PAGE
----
US top diplomat skirts question on the yanking of Vaz, Paulwell visas

US top diplomat skirts question on the yanking of Vaz, Paulwell visas


Thursday, January 23, 2020

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THE top diplomat in the United States Government, Mike Pompeo, has hinted at a possible review of the decision to revoke the visitor's visas of Cabinet member Daryl Vaz, and former Cabinet member Phillip Paulwell.

But Pompeo has maintained the stance of the State Department of refusing to say why the visas were revoked as Transparency International prepares to release the latest data on the perceived level of corruption in Jamaica.

Late last year the two senior members of Jamaica's political directorate confirmed that their US visitor's visas, which they both held for several years, had been revoked without any explanation.

Since then efforts by the Jamaican media to get US officials to comment on the reasons for the action have been met with little more than a pointer to the State Department's website which lists the reasons a visa might be revoked.

This has sparked speculations and allegations about the reasons for the US decision with further reputational damage for Jamaica, which was already battling a perception of widespread corruption across the island.

During a joint media briefing with Prime Minister Andrew Holness in Kingston yesterday, Pompeo, the US secretary of state, also refused to speak to the individual cases but declared that the US is willing to return visas in cases that it acted it error.

“I can't respond in the specific because we don't talk about decisions we make on granting visas, but the Jamaica people should know, we grant hundreds, thousands of permits for Jamaicans to come travel to America [and] you return the favour,” said Pompeo.

“We have a process by which we evaluate each and every person who seeks entry into the United States. It is an even process, a fair- handed process and we do our best to make sure that if we get such a decision wrong we continue to review it, so that we can make sure that we are doing the right thing.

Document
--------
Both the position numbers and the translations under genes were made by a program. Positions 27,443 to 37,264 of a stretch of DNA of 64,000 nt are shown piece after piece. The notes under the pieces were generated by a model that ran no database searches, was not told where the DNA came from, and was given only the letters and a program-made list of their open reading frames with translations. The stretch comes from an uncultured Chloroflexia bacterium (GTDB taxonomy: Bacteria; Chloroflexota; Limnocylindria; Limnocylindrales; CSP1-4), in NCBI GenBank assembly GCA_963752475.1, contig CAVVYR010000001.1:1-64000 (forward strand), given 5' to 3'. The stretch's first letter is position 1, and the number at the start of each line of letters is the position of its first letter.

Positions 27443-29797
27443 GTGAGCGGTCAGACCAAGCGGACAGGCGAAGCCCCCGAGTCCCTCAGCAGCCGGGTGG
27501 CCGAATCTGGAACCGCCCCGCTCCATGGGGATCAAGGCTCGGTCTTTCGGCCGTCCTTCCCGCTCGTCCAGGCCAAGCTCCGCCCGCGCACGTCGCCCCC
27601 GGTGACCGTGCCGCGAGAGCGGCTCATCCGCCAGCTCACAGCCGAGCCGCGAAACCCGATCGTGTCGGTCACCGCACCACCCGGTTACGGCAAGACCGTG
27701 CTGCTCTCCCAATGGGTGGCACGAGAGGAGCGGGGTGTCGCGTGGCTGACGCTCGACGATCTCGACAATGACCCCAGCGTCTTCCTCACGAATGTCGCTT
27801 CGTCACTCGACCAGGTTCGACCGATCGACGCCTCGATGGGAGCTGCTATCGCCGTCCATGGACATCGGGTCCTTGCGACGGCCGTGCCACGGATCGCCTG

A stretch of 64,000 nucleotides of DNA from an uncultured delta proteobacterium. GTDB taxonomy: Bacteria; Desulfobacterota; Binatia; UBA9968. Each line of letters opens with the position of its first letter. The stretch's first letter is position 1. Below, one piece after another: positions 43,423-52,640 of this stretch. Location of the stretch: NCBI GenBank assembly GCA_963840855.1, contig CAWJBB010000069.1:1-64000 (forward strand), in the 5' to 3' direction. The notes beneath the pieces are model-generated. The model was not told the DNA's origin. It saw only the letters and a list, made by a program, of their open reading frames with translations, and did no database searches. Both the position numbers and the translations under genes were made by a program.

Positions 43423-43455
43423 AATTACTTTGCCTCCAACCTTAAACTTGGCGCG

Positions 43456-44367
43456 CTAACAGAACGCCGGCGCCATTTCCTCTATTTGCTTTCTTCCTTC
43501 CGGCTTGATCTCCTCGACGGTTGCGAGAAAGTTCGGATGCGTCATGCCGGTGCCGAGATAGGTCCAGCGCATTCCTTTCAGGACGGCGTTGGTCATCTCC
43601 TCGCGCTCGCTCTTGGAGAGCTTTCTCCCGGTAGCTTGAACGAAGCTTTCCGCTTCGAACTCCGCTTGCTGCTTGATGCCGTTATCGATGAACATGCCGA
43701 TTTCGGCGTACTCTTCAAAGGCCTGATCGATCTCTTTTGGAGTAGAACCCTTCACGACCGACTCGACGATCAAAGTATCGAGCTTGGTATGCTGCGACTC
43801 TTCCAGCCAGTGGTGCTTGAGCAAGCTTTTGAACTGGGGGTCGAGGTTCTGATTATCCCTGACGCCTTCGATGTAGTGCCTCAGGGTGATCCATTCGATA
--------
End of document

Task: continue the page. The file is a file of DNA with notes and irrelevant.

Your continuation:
“We, just like Jamaica, have security interest when we think about how we approach these problems that is almost foremost in our minds,” added Pompeo.

The decision by the US to withdraw the US visas of the two politicians and the allegations of corruption at a number of State agencies, including the Caribbean Maritime Institution, over the past year, are expected to hurt Jamaica when Transparency International releases the 2019 Corruption Perception Index (CPI) today.

Last year Jamaica was ranked 70 out of 180 countries listed on the 2018 CPI. This represented a drop of two places as Jamaica previously recorded a CPI score of 44 in 2017. Jamaica also scored a CPI of 39 in 2016.

Transparency International, which released the rankings, noted that the index ranks countries and territories by their perceived levels of public sector corruption according to experts and business people, uses a scale of zero to 100, where zero is highly corrupt and 100 is very clean.

A CPI score of below 50 means that a country has a corruption problem.

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